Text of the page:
Monday, October 3, 2011

Commercial banks deliver record interim performances

Prasad Polwatte and Asanka Liyanage

The Sri Lankan economy is bouncing back with a projected nine percent growth in 2011, in the backdrop of a further fillip through increased foreign direct investments or FDIs with the surge in tourist inflows.

The Foreign Direct Inflows in the first quarter of 2011 totalled US $ 236 million. It was reported that the local financial markets were more stable with improved liquidity and declines in interest rates since the beginning of 2010. The exchange rates were fairly stable during the period and the same trend is likely to continue in 2011. On the other hand financial markets encourage long-term borrowings through Initial Public Offering (IPOs) of shares and debentures which contributed to the downward trend in interest rates.

The banking sector sustained its earnings via investment income from government securities and equities.

In this article an effort has been made to compare and contrast the performances of Licensed Commercial Banks (LCBs) in the first half 2010 and 2011.

Both state and private LCBs overall performances were comparatively higher and almost all key performance indicators showed an improvement.

Except Seylan all LCBs have increased their profits. Significant increases are noticeable in the performance of the two state banks and Commercial Bank and Pan Asia Bank of the Private Sector. The main reason for this increases were the reduction in provisioning for bad and doubtful debts and loans written off compared to previous year. However, the increments in interest income and interest expenses were fairly moderate.

In the case of DFCC Bank the results of 2010 included profit relating to the sale and change of classification of part of the Bank’s shareholding in Commercial Bank Ceylon PLC (the contribution to profit after tax from this CBC share disposal was Rs 5,282 million).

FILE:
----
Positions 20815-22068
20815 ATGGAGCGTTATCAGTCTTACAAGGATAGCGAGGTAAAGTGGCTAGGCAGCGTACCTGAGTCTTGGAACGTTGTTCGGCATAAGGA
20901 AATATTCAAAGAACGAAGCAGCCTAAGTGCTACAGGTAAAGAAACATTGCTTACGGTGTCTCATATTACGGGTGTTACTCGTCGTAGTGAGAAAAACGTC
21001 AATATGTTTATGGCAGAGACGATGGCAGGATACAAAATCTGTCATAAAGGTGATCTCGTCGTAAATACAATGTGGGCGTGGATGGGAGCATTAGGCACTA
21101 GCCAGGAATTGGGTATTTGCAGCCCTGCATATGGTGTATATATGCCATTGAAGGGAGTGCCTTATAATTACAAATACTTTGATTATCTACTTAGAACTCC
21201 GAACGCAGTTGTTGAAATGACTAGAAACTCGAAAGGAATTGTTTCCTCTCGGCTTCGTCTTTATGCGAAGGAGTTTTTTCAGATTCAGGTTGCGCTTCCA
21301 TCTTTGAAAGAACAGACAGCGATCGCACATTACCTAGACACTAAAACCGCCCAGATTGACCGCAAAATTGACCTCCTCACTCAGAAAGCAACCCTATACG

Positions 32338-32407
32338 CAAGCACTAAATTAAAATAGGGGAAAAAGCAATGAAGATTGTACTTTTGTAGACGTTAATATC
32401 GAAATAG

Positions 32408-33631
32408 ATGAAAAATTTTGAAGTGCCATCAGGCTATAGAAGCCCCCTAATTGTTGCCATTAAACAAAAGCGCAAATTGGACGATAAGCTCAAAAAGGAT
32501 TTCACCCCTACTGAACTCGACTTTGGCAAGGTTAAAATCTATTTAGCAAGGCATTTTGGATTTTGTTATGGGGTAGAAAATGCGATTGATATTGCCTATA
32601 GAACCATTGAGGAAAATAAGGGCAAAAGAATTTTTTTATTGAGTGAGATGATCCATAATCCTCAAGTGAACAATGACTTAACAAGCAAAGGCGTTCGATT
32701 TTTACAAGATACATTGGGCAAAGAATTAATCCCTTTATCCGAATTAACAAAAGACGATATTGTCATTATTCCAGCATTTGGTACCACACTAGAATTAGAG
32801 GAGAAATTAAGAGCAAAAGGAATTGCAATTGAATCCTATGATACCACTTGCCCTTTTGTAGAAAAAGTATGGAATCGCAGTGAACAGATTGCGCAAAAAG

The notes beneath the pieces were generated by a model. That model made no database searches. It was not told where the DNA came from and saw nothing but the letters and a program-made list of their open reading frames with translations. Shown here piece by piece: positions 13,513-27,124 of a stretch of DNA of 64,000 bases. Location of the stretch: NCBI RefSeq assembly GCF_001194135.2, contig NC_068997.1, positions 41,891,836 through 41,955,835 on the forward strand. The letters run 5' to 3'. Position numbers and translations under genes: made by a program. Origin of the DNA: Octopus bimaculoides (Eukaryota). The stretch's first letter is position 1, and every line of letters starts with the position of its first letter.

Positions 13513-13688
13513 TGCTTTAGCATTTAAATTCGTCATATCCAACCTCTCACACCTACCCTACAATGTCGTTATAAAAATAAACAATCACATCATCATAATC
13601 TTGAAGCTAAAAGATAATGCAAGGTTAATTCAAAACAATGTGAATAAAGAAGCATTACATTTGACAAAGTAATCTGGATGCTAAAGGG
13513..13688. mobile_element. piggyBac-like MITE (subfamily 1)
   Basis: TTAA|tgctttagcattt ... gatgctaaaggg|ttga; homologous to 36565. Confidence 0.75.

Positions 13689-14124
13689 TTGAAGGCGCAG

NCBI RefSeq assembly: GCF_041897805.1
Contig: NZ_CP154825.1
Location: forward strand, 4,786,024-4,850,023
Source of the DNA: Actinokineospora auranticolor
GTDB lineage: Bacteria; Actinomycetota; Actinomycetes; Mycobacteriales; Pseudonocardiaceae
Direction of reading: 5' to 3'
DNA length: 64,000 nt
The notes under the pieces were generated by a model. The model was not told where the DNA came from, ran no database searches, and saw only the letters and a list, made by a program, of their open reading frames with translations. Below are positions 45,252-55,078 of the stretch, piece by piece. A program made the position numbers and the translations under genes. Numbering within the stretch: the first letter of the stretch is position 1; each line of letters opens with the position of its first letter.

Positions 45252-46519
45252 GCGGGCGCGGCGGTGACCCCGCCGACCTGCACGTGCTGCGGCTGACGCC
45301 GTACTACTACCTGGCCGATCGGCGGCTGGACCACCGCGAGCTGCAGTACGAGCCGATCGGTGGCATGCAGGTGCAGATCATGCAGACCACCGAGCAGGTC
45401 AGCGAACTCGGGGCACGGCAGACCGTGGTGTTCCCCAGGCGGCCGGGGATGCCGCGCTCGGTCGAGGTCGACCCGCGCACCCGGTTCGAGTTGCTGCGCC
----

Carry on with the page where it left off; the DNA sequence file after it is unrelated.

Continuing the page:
Generally, LCBs performances have improved in all measures and paved the way to set aside money for loan defaults and improved liquidity for on lending.

Even though an increasing trend was visible in the growth in Advance portfolio of the banks (Approximately 20% to 30%) the interest income showed only a marginal increase because of the decrease in Average Weighted Prime Lending Rates (AWPLR).

Further, LCBs were more concentrated on government securities and that especially in Treasury Bills, of which interest rates have decreased considerably during the period.

LCBs have shown an average deposit growth around 20% to 30% in the first half of 2011, and also, the same growth is reported for loans and advances. These were remarkable achievements, when deposits during the period have experienced unattractive low interest rates. In sharp contrast the growth in loans and advances were not adequate with low interest rates offered by banks.

Apart from the Commercial and Nations Trust Bank shares, prices of all other LCB shares have declined during the period. This reduction in prices might be mainly due to overall declining trends in prices in the Colombo Stock Exchange.

However, even with the drop market prices of LCBs alone were positioned well above their respective book values. Due to the improved profits in the first six months of 2011, all LCBs have made a remarkable improvement in their ROA and ROE except Seylan. Banks exercise a delegated function of CBSL as a monitor to ensure that firms use the resources allocated to them effectively.

They also play an important role in sharing risk in the economy by diversifying and thereby minimize market fluctuations during the period. Key performance indicators showed an overall improvement in the first half 2011. However it was mainly due to the efficient recovery actions rather than profits generated from core banking activities. Therefore, a greater challenge persists for LCBs to sustain and improve upon the first half performance to the next lap due to external shocks, immerging competitors, new regulations and tax structure.
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